Publishers are always looking to refresh the backlist of authors and sell more copies. In the 70’s the beautiful painted book covers went out of fashion and photo covers came into vogue. The UK publisher Fontana had paperback rights to many of the well known thriller writers of the time like Desmond Bagley, Alastair Maclean, Hammond Innes, Helen MacInnes and Eric Ambler. I would imagine that if you’re a successful writer the occasional wonky cover art comes with the territory but these covers in particular were very, very odd. Broken Covers is an occasional series looking at some of these crazy covers.
Andrew Garve was the pen name of Paul Winterton, a journalist who spent a great deal of time in the Soviet Union in the 30’s and 40’s. He wrote about the German atrocities after seeing one of the camps with the Soviet army, raised an alarm on the threat of communism and traveled all over world. Winterton, in what seems to be just the way it worked in the 50’s and 60’s, used all of these experiences to write thrillers under a variety of pseudonyms.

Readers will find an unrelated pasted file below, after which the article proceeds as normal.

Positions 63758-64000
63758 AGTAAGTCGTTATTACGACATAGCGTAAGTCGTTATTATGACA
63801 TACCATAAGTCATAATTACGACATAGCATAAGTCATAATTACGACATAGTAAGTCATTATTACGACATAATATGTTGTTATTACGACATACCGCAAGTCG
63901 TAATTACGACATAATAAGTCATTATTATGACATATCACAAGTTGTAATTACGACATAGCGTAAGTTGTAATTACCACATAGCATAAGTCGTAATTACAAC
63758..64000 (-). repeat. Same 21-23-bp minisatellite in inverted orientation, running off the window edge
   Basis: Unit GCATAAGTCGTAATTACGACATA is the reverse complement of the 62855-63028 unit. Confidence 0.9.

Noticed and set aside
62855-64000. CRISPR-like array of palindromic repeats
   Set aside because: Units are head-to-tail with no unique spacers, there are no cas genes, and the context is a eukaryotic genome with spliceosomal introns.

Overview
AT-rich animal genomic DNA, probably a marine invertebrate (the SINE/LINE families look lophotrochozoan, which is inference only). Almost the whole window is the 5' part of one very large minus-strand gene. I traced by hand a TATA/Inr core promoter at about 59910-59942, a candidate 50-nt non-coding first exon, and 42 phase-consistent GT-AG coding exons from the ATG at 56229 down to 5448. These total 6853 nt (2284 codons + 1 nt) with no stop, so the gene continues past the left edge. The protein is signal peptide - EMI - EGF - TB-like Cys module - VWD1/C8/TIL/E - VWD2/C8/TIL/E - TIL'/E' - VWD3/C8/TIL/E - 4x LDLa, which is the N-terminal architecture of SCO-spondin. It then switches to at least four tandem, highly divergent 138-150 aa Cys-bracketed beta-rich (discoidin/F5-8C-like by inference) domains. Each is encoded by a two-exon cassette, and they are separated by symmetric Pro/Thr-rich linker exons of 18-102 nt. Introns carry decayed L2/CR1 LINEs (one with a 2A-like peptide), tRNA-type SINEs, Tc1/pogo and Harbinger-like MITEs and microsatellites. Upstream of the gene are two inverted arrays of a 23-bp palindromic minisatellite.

His best reviewed seem to be Murder in Moscow and A Hero for Leanda but he is another one of the relatively successful authors of that era that has fallen off the radar of the modern reader. There have been a few good pieces written about him, especially Authors’ Calendar, that you can find online and from where I pulled this information.
All of this to say that he was unable to avoid the dreaded 70’s photo cover. Some of the most notable examples are below with more to follow in a later post.
One thought on “Broken Covers – Andrew Garve”
Mindboggling. I. Spite of the covers, I will check out a few of his books from the library, as he is a new author to me. Thanks.